See the most congested roads in Cy-Fair and what relief projects are planned for them

Road congestion spurred by Cy-Fair’s growing population costs the community thousands of hours and millions of dollars, according to a 2017 study by the Texas A&M Transportation Institute. County and state agencies have several projects in the works to address these needs.

The Texas Department of Transportation and Harris County are funding numerous current and future projects that aim to alleviate the congestion on Cy-Fair roads, such as improvements to FM 1960 and Hwy. 290, but other measures—like an increase in public transportation options—may also be needed, experts said.

Alan Clark, Houston-Galveston Area Council’s director of transportation planning, said much of the congestion in the north Houston area can be attributed to residential traffic, but a good portion of it is commercial traffic, which Clark said he believes is the result of a successful economy and an international port nearby.

“Our level of investment needs to be increased in everything we are doing,” Clark said. “The amount of growth we are expecting means we will have to add a lot of additional capacity.”

The TTI‘s 2017 list of the state’s 100 most congested roadways places the stretch of FM 1960 from Hwy. 249 to Hwy. 290 as the 50th most congested, and the stretch of Hwy. 290 from Beltway to Hwy. 6 is ranked No. 45. TTI calculates the list using TxDOT data.

David Schrank, senior research scientist of the institute’s mobility analysis program, said one key piece of data used to rank the roadways is the number of hours of delay drivers experience per mile annually. Drivers on the stretch of Hwy. 290 in Cy-Fair experience 277,655 hours of delay per mile annually, while the stretch of FM 1960 from Hwy. 290 to Hwy. 249 causes 258,151 hours of delay each year.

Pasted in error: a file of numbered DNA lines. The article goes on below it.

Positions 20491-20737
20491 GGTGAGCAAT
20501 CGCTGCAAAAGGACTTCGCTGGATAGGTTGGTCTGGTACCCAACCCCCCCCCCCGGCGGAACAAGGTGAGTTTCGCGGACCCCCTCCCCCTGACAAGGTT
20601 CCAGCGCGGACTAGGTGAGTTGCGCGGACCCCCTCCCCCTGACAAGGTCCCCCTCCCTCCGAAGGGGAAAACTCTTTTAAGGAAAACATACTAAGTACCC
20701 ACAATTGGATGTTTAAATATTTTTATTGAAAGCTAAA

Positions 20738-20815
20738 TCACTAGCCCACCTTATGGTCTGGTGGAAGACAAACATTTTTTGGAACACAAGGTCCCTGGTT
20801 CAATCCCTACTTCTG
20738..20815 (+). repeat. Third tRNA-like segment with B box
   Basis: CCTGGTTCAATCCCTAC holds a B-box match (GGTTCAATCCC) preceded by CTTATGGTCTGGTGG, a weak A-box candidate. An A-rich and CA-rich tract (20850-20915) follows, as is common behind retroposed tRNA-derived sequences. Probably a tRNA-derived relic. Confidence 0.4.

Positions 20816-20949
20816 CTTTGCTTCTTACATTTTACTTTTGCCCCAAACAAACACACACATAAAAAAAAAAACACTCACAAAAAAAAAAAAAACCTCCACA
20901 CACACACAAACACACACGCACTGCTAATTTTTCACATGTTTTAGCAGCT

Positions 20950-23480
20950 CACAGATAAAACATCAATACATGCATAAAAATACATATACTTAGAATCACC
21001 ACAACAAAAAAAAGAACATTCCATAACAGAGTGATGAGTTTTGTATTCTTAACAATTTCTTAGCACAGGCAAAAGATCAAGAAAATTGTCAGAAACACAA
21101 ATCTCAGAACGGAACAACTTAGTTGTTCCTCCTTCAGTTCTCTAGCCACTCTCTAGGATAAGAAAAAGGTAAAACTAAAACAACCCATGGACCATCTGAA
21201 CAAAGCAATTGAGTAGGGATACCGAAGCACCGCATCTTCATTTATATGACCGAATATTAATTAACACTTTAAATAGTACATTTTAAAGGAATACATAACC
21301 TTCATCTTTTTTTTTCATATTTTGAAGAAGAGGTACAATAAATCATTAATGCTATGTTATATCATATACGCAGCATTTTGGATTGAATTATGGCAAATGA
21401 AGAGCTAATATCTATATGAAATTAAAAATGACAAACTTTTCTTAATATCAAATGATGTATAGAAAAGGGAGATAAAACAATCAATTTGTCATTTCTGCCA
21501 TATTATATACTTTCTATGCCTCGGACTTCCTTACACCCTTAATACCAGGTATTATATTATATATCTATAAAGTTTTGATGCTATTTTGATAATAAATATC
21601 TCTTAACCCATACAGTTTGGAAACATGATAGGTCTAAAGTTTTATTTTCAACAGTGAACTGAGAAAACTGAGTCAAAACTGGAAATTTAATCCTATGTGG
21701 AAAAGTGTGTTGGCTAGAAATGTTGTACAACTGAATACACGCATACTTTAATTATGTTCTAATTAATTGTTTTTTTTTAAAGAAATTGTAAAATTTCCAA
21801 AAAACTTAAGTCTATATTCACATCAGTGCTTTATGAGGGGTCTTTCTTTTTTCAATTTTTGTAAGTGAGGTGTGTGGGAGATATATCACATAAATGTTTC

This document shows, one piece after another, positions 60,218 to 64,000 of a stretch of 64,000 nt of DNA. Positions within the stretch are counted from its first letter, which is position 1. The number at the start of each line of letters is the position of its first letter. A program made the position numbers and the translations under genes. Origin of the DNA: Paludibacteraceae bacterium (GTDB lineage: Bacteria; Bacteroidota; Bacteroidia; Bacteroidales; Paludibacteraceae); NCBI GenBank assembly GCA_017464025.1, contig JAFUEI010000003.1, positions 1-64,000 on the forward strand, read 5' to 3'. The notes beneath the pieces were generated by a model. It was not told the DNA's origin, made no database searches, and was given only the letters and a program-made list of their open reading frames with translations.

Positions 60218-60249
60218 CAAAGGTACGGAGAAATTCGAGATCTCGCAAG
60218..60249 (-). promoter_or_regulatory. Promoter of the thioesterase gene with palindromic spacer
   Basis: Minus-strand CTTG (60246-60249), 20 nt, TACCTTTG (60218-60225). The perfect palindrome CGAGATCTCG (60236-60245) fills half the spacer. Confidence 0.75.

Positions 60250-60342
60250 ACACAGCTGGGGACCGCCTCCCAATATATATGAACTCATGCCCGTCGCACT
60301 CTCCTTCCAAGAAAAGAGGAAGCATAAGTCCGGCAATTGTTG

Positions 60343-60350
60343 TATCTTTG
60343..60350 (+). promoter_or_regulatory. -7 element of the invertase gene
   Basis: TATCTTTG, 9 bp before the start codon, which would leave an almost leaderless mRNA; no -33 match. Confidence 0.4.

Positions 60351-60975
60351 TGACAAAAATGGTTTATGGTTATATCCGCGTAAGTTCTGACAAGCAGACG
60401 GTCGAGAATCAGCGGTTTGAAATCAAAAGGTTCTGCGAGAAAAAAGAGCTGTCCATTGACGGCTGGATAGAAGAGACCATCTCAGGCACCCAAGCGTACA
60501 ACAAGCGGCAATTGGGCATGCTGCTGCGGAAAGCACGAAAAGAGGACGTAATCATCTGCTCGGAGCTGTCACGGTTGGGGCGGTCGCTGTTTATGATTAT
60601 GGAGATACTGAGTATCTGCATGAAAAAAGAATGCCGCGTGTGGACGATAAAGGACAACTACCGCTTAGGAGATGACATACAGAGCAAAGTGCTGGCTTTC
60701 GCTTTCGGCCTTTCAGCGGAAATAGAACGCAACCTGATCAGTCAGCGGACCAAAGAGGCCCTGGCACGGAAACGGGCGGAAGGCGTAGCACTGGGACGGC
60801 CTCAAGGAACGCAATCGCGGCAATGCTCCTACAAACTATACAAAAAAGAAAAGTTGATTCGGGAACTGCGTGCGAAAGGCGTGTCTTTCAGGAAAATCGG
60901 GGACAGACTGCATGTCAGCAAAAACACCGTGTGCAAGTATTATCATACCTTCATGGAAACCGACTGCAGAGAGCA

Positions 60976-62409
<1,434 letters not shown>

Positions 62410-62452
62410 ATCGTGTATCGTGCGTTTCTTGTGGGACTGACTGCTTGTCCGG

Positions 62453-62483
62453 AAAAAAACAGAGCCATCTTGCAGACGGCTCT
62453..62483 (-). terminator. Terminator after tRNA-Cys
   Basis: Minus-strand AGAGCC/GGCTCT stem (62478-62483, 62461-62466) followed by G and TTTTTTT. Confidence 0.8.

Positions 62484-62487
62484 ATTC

Another metric factored into this list is the annual cost of congestion. Schrank said this cost includes a loss of productivity as drivers wait in traffic as well as fuel wasted because vehicles are less efficient in stop-and-go conditions. On the aforementioned stretches of FM 1960 and Hwy. 290, this cost is about $25.5 million and $25.8 million, respectively.

Seven of the thoroughfares studied in Cy-Fair fall within list’s top 500. Additionally, the stretch of Hwy. 290 from Beltway 8 to Loop 610—which many Cy-Fair residents take to get to and from Houston’s inner loop—ranked 21st on the list with an annual congestion cost of $71.8 billion.

Congestion relief

TxDOT uses its funding to carry out projects on state-owned roads, such as FM 1960 and Hwy. 290. A $1.8 billion project to widen Hwy. 290 that has been underway since 2012 is expected to be complete by the end of this year, according to TxDOT officials. The project entails widening highway main lanes from three to five lanes in each direction from Loop 610 to Hwy. 6 and three to four lanes from Hwy. 6 to the Harris County line.

TxDOT is also partnering with Harris County on road projects. Projects underway in Cy-Fair include making improvements to North Eldridge Parkway, FM 529 and Hwy. 249, said Pamela Rocchi, director of the capital improvement projects division for Harris County Precinct 4.

The North Eldridge Parkway projects targets portions of the road between Clay Road and FM 1960 and between Grant and Spring Cypress roads. It will include the installation of new traffic signals, median modifications and turn lane improvements, and will be put out to bid in the third quarter of 2018, Rocchi said.

The FM 529 project targets a portion of the road between North Eldridge Parkway and Greenhouse Road. It will be put out to bid by the end of 2018.

An increase in public transportation options could also help alleviate congestion, Clark said. However, he said, because the Greater Houston area is spread out, public transportation might not work everywhere.

By Zac Ezzone
Zac Ezzone began his career as a journalist in northeast Ohio, where he freelanced for a statewide magazine and local newspaper. In April 2017, he moved from Ohio to Texas to join Community Impact Newspaper. He worked as a reporter for the Spring-Klein edition for more than a year before becoming the editor of the Lake Houston-Humble-Kingwood edition.


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